Saturday, March 14, 2009

Are Video Gamers more Violent?


A salesgirl in a typical CD shop in Male says they sell on average about 30 video game CDs per day. There could be about 100 such shops in Male. Just start multiplying and the results would be mindboggling: 3000 games sold per day, 90,000 in a month and 1,080,000 in a year.

Video games are popular in Male because of several reasons. One, there is no space in the island for outdoor games for all. Two, parents are scared of sending children to outdoor activities because of the drug menace. Three, some forms of entertainment like music and dance are frowned upon by conservatives. Four, many parents think video games are harmless entertainment for kids.

But are video games really harmless?

A new study employing state-of-the-art brain-scanning technology says that the answer may be no. Researchers say that brain scans of kids who played a violent video game showed an increase in emotional arousal – and a corresponding decrease of activity in brain areas involved in self-control, inhibition and attention.

This brings us to the question: is there a link between the violence we see today on Male streets and video games like, "Call of Duty," and "Medal of Honor: Frontline?" While researchers have seen negative effects in the brains of kids who play these games, such results cannot be extrapolated to the Male situation without doing specific research here.

What about non violent games? Could there be a link between non-violent but high-octane games like "Need for Speed: Underground" and "Gran Turismo?" and the increasing spate of accidents on Male streets and Addu Link Road? Again country specific research is needed to establish such a link.

For now, based on available scientific evidence, parents should be aware of the relationship between violent video-game playing and brain function.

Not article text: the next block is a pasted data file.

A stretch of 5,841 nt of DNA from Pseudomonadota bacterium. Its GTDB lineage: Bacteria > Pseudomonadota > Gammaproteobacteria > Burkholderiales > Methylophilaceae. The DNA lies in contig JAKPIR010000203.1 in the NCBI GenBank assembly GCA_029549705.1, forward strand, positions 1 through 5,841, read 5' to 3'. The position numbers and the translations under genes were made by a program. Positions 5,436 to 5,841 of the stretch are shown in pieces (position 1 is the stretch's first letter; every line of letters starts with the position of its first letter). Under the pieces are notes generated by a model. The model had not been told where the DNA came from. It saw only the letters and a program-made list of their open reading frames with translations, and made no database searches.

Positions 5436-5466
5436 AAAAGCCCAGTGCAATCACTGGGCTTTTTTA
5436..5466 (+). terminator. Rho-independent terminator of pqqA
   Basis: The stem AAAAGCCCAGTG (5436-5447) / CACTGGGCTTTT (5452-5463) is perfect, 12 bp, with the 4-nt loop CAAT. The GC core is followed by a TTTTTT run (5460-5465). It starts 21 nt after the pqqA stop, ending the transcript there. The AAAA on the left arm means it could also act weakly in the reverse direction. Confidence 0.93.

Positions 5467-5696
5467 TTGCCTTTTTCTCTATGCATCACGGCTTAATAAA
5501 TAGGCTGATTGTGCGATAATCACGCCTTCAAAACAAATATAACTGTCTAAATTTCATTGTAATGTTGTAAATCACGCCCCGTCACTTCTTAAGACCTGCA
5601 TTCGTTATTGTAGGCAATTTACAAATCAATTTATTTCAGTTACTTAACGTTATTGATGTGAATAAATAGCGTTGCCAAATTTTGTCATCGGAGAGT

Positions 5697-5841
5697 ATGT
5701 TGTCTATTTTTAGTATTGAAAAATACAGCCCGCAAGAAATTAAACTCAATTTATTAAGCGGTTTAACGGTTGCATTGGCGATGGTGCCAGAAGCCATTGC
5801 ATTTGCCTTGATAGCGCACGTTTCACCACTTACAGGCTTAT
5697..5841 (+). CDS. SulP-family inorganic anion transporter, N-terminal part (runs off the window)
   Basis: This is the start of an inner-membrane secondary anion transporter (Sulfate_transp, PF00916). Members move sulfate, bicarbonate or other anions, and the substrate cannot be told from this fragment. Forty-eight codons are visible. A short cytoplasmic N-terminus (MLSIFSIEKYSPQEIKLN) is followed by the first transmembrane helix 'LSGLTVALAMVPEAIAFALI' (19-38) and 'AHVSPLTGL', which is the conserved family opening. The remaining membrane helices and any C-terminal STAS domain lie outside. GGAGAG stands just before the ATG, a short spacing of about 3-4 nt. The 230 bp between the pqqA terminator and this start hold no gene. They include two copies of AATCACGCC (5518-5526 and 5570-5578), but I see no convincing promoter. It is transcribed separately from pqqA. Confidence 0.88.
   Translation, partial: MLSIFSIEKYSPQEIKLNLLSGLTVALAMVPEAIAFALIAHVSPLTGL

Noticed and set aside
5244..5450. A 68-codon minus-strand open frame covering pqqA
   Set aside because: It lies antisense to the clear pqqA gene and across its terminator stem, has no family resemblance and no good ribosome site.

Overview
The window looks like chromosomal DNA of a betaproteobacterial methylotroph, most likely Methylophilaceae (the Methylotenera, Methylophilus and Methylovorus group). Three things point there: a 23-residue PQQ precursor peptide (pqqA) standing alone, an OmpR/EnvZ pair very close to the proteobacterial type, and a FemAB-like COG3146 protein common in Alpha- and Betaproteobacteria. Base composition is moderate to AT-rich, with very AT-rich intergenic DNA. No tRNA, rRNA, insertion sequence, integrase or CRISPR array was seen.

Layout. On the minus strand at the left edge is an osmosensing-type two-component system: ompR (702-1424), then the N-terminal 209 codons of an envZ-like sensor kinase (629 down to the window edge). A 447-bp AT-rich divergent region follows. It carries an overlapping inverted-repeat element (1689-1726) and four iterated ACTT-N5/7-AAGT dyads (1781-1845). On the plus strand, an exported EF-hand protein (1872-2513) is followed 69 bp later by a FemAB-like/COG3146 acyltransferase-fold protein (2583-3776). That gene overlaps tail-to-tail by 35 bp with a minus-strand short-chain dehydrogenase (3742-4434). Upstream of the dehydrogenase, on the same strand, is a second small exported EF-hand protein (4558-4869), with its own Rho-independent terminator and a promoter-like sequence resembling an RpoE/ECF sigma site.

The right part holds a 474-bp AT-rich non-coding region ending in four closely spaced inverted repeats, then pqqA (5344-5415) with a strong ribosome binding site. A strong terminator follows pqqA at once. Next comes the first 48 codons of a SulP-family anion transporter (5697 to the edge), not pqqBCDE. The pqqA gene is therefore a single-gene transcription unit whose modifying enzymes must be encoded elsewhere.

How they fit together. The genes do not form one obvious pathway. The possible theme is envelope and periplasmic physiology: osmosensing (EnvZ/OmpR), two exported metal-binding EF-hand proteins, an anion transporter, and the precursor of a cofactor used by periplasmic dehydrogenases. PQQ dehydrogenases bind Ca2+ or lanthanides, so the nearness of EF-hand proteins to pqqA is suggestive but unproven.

6 comments:

Anonymous said...

The few psycologists of the Maldives should take this article seriously and do some original research that can help us understand the behaviour of our children and perhaps shed valuable light on the increasing levels of juvenile delinquency in the country.

NOSF3R4TU5 said...

well i like the article..good approach to the topic.

but i hav to disagree in certain levels..as i myself was a gamer and is a gamer and hopefully will be a gamer....i like high octane games and violent(fighting) games but it didnot hav any effect on me

you can say to me i am one of the 1st generation of gamers in maldives as MORTAL KOMBAT, NEED FOR SPEED, STREET FIGHTER, DOOM, QUAKE, UNREAL, WOLFESTINE, these were the games tat i started and still play...now i my self as i am studyin abroad i play these games online so much....but didnt hav any effect on my grades nor to my behaviour and never to my way of thinkin, well children who are more prone to these kinda of psychological effects are children who lost their parrents or divorsed. well tat also has small effect...well i was lucky or i was braught up by good ways of living and was thaught whats right and wrong.....so bascially all this goes to parental skills

Abdullah Waheed's Blog said...

To NOSF3R4TU5, actually I also used to play video games. And I do not advocate a blanket ban on them. But I wanted to hilight that there is a possibility that they coud induce undesirable effects at least in susceptible individuals

Stop Piracy said...

"... There could be about 100 such shops in Male..."

This is a lot of software/game piracy going on in a country that has almost signed all International trade laws. Kinda hypocritical if you try to talk about game ratings and such when the more obvious crime (video/software/game piracy) just runs rampant in the society.

It's pathetic to see the Government talking about game ratings and parents checking on what their children are playing when "daylight robbery" happens everyday at these shops?

Government of Maldives, try to honor International trade laws and stop this open piracy. This is petty thieving by Maldivian traders. Millions of dollars and creative hours are spent to bring all these games to the market. Like all other products, try to honor the creators and buy ORIGINAL games ... stop this piracy before it is too late.

hashi said...

another issue maybe growing online community, some hangout sites are not very safe like passing information to other sources, i think local sites cud become useful.

Anonymous said...

lets assume that the organic brain damage caused due to years of heroin abuse far outweighs the damamge violent video games may cause..let us also think about the population who is engaging in violence in the country...any connection with chronic substance abuse with other comorbid disorders? ....wonder what long term heroin abuse does to the brain cells....any temporal lobe damage???? any damage therefore to the emotional arousal??????
you are the doc...you ofcourse know better....than to deviate from the real issues.